Syrian refugees on the careers they left behind
They were professionals — teachers, mechanics, lawyers, hairdressers, police officers. Now, having fled their country’s catastrophic war, they must face a very different existence. Five Syrian refugees stranded in Idomeni on the northern border of Greece reminisce about the productive lives they once led as they wait to be relocated into Europe.
“I thought I could help build a generation of thinkers, of doers, that could save Syria.”
Nahala has been a teacher for 27 years. She taught six year olds in Dara’a, writing her own lesson plans every day. She liked the idea that she was shaping the lives of productive citizens.
“For children that age, education is everything,” she says. “We must give them a good start, give them every chance to be whoever they want to be, to be what Syria needs.”
But there is no school in Idomeni, and many of the refugee children here haven’t been inside a classroom for years — something that can be said of half of all Syrian school-aged children.
Crouching on the floor as dusk settles upon the village, rocking on her heels, Nahala appears fragile, as though she might shatter. Her voice falters as she speaks, and she fights to hide her emotions.
“I thought I could help to build a generation of thinkers, of doers, that could save Syria,” she says.
Her face is etched with guilt, as if war, death, the misery of millions, are sorrows that she must bear alone.
“Now, all we can hope for are psychologists, doctors of the mind,” she says. “That is what our country needs now. Psychologists to help us recover from all this.”
Nahala at least has her daughter, son-in-law and grandson with her in Idomeni. She has two sons who remain behind in Damascus. They are Syrian-Palestinian, a minority within a vulnerable nation.
“Here, I have lost my pride. People here are just waiting and fighting for food. We are not like this. We are civilized, educated people. Syrians, Iraqis, Palestinians, all good people.”
Crestfallen, Nahala pulls her coat around her tiny frame to stave off the chill night brings.
“Before the war, our life was the best life you can imagine. But Syrian people were not united. We fought with each other.” Nahala gestures across the camp. The makeshift tents, clotheslines hung with washing, piles of rubbish — this is what has become of her country’s people, the lost generation she helped to educate.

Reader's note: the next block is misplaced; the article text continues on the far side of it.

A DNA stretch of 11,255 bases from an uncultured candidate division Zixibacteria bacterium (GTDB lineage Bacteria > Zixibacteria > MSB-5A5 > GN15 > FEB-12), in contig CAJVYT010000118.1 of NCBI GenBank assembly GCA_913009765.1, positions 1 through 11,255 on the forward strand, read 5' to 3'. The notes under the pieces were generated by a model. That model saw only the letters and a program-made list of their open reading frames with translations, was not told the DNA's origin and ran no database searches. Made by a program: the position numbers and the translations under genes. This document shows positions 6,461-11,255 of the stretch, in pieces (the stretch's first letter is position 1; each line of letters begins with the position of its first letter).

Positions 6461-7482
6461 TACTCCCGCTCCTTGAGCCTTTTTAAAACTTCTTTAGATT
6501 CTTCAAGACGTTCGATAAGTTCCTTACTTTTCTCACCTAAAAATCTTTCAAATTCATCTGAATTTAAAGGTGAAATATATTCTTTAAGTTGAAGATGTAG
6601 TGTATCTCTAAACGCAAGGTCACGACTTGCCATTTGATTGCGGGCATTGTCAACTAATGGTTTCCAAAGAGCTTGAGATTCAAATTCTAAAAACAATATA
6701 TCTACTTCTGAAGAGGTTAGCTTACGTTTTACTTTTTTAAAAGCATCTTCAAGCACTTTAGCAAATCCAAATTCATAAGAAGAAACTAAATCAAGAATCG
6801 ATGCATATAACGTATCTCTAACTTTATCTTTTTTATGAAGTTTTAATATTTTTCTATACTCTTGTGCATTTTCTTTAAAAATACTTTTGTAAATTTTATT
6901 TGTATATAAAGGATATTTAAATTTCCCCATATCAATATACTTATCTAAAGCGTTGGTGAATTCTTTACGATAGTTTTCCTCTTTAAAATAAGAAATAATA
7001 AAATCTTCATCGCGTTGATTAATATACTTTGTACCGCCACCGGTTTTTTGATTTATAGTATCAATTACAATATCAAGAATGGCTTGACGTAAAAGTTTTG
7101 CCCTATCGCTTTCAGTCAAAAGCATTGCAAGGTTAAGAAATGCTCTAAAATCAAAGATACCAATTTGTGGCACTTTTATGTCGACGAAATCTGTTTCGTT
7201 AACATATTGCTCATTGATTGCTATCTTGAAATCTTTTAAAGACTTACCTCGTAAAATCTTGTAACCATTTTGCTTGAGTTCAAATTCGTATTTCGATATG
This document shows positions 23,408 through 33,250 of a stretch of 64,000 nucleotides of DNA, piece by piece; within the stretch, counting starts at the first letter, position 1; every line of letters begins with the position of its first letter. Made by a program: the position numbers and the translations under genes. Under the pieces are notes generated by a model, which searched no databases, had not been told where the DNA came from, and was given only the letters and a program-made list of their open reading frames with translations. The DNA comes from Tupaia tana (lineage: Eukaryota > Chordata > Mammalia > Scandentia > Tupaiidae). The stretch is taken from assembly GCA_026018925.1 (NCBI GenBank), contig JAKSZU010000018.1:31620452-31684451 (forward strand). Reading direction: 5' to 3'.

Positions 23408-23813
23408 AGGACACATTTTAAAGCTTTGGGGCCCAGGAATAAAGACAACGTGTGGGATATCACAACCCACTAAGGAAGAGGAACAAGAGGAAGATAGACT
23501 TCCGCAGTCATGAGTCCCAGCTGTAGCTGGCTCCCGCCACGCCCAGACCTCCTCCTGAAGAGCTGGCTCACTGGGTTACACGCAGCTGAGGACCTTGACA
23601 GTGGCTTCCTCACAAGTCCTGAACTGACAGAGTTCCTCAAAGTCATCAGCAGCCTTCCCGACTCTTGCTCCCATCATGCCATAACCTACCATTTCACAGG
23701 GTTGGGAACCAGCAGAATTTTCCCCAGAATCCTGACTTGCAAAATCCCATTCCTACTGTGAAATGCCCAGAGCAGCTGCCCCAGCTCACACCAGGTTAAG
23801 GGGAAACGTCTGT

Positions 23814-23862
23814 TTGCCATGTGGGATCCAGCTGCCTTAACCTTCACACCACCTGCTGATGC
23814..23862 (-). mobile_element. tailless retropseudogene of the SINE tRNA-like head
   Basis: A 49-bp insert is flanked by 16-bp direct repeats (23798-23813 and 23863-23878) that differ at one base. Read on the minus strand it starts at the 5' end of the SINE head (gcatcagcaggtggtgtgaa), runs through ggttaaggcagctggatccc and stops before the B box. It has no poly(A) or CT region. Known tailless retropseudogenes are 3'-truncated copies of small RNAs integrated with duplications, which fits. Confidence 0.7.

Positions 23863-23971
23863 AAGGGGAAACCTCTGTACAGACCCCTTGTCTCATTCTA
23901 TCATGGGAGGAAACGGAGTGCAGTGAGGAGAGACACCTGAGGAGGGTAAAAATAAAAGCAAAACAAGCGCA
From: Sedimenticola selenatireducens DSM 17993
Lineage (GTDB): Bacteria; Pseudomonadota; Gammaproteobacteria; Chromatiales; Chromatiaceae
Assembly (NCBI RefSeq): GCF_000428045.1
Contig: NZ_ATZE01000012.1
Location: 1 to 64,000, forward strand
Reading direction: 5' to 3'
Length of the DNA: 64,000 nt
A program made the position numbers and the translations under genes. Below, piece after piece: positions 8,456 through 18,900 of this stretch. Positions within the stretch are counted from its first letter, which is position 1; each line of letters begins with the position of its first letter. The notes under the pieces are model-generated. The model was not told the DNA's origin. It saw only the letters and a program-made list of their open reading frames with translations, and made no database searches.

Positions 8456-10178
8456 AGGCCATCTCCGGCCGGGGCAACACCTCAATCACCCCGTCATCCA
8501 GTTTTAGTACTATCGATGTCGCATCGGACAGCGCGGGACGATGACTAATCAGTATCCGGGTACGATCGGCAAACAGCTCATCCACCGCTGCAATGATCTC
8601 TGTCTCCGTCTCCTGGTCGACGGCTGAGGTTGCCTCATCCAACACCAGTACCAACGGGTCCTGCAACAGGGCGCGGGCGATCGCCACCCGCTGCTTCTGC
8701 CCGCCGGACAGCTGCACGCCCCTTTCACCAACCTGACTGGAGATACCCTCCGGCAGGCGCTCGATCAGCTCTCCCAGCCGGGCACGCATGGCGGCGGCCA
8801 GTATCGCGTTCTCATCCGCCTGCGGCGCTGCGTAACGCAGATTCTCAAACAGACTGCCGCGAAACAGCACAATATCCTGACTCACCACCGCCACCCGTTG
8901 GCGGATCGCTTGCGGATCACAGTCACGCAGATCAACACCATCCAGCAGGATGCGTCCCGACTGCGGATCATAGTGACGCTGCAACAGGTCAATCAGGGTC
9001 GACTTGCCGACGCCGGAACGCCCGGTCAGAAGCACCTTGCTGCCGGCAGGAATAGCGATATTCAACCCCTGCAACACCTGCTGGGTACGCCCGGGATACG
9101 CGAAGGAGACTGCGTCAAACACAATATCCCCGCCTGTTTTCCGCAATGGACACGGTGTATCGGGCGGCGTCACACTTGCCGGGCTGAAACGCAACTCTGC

“I thought I could help save Syria. I had hope for five years. But now that hope has gone.”
The Police Officer
“In the police force you can move and work in different areas…lots of opportunities for career development.”
Early this year, a military offensive in the town of DeirEz-Zur killed some 300 people, forcing Hani and his family to flee to Turkey.
“A rocket hit a military checkpoint right outside our house,” he recalls. “We didn’t take anything with us. We just ran in what we were wearing.”
At the border, the soldiers confiscated their mobile phones, wiping their content before returning them. “Photos of my parents, of my children as babies, all gone.”
Hani’s mother, who sought safety in the Syrian countryside, sent him photos to help him rebuild his family album. One shows Hani in his police officer’s uniform — gold epaulettes, a red military ribbon, a Syrian flag stitched on his breast pocket.
“I was working for the government. It was a good job. In the police force, you can move and work in different areas — traffic police, or emergency police. Lots of opportunities for career development.”
For 17 years, Hani served as a policeman, a job he loved until war broke out and he himself became a target. A man whose job was to protect the innocent became helpless to defend even his own family. “I am 36 years old,” he says, rubbing his hands over his cropped hair, “but the revolution has turned me gray.”
“My kid, he is 10 years old. He wets himself. He is back in diapers. He cries out “Mama!” at night.”
Hani’s story is further testimony to the psychological damage inflicted upon generations of Syrians. The horrors of war, the instability of refugee life, the rejection by Europe as it closes its borders — these scars will remain for decades.
As Hani puts it, “The crying is in our soul, and it will never heal.”
“I like doing the children’s hair. They are always so excited.”
With her make-up done and neatly plucked eyebrows, Hani’s wife Randa looks exquisite despite the dust blowing in her face. It is no surprise when she says she worked in a beauty salon. The 33-year-old styled hair, but on weekends she would help excited brides get ready for their big day.
Now she and her husband are living in a tent, biding their time waiting to cross the border. Recent rains have rotted the pallets they use as beds, just one of the hardships they bear with patience.